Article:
- The Washington Times - Thursday, May 28, 2009

Dear Sgt. Shaft,

Five years ago, my husband of 16 years was retired from the USMC reserves as a lieutenant colonel when he was killed in Iraq working for the Department of Defense. Do our three young children and I qualify for a military ID card, DD Form 1173-1?

Would this entitle us to certain recreational privileges and perhaps commissary or exchange benefits? Also, he was initially an active duty Marine for about eight years and then continued his military service as a reservist. He was activated twice for military campaigns overseas. Currently, I collect RCSBP.

Thank you.

- Widow of Reservist Veteran

Dear Widow,

It is my understanding that you will be eligible for an ID card and military benefits when your late husband would have turned 60. Your children will also be eligible then if they are still minors. Hopefully, you know that a grateful nation remembers.

Shaft Notes

• Veterans should know that President Obama recently signed the Edward M. Kennedy Serve America Act, which includes a provision by Rep. Phil Hare, Illinois Democrat, to create a Veterans Corps.

The Veterans Engaged for Tomorrow Corps Act was co-authored by Mr. Hare and Rep. John Sarbanes, Maryland Democrat. It will establish a service corps, similar to AmeriCorps or Senior Corps, for veterans by veterans.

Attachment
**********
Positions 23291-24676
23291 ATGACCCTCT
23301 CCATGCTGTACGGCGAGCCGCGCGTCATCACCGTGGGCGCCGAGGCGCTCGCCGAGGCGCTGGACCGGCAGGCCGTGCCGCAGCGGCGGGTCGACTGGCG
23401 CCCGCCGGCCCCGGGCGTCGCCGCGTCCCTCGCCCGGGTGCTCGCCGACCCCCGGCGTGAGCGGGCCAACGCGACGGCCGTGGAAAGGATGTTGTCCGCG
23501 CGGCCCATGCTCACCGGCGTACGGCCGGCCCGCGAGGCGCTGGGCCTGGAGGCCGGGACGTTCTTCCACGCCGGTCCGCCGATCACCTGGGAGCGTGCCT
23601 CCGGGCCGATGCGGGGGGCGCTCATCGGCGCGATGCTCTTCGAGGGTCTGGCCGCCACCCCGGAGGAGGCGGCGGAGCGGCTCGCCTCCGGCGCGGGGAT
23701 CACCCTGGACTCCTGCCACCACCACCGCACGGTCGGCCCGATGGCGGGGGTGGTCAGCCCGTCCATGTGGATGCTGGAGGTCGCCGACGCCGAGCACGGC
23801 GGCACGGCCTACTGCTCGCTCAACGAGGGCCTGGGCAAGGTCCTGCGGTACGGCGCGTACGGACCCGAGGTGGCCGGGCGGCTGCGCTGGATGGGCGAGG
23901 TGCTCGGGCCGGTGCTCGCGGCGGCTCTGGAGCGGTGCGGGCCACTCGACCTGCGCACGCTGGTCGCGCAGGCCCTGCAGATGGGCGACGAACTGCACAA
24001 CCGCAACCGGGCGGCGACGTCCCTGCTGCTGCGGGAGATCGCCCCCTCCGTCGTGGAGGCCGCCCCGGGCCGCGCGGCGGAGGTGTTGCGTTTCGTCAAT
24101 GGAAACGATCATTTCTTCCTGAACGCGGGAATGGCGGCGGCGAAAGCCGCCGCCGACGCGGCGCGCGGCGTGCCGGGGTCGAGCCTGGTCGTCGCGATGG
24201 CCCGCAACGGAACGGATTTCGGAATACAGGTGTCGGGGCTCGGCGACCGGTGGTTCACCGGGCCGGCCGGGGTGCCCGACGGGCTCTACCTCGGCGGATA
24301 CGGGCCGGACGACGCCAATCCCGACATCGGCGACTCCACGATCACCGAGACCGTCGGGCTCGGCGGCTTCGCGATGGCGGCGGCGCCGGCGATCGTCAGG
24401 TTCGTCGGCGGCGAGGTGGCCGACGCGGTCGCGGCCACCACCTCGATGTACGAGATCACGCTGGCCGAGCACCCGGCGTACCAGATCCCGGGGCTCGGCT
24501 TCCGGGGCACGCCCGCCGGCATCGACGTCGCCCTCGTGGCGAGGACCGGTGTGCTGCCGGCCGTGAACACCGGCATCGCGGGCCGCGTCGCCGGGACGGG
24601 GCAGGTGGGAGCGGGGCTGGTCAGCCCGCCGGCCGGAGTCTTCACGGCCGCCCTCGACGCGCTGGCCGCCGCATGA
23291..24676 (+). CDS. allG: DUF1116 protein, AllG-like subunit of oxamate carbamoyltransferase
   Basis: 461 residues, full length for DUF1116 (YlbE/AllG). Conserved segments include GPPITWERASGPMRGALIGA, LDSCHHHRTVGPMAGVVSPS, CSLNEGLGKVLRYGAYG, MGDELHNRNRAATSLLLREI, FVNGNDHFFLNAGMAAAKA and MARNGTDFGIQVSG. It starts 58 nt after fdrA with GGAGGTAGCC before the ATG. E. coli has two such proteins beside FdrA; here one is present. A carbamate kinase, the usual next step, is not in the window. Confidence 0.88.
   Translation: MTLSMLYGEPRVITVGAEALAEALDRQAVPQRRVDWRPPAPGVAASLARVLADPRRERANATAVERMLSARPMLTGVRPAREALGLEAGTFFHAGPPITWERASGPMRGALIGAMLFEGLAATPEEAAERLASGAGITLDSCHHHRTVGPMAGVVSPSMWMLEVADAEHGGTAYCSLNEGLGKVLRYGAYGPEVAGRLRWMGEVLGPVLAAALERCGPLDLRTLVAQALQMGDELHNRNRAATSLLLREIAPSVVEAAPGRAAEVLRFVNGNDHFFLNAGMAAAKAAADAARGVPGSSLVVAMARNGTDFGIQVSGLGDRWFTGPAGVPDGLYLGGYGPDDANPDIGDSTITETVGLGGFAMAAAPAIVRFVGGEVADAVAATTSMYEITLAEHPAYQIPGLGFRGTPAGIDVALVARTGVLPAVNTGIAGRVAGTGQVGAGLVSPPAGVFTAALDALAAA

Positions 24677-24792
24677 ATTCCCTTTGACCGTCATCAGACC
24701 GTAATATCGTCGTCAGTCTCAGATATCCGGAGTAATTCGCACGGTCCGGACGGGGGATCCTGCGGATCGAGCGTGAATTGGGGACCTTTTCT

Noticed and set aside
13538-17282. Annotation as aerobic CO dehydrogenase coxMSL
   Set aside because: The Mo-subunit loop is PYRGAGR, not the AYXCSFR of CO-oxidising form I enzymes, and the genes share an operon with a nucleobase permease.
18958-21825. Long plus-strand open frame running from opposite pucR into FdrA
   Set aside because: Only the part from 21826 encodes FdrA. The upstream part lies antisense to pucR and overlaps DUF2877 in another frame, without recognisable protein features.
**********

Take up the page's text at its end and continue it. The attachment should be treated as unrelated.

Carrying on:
The primary mission of the Veterans’ Corps will be to recruit and mobilize veterans to serve the needs of their fellow servicemen and women. It will collaborate with Veterans Service Organizations, the Department of Veterans Affairs and other groups to provide education, job training and mentoring to our nation’s veterans.

The Veterans’ Corps will be overseen by the Corporation of National and Community Service. It would be the first of its kind.

“America’s veterans are the living embodiment of President Obama’s call to service,” Mr. Hare said. “With thousands of troops set to return home over the next several years and millions of veterans already needing some form of assistance, Vet Corps will provide a vehicle for our heroes to continue their service while addressing a critical national priority.”

“Vet Corps provides veterans an opportunity to continue their tremendous service to our nation,” Mr. Sarbanes said. “It will also help mitigate the disproportionately high levels of unemployment in the veteran population while providing disabled or older veterans with tangible benefits. It is only natural that veterans would be the first to answer President Obama’s call to community service. Vet Corps will allow them to participate in a meaningful way and help smooth their transition back to civilian life.”

• Congratulations to the Department of Veterans Affairs (VA). Its 2008 performance and accountability report ranked second among the largest federal agencies, according to the Mercatus Center of George Mason University. This independent research organization evaluates and ranks federal agency reports on how transparently they report their successes and failures, how well they document the tangible public benefits they produce and whether they demonstrate that their leadership uses performance information to devise strategies for making program improvements.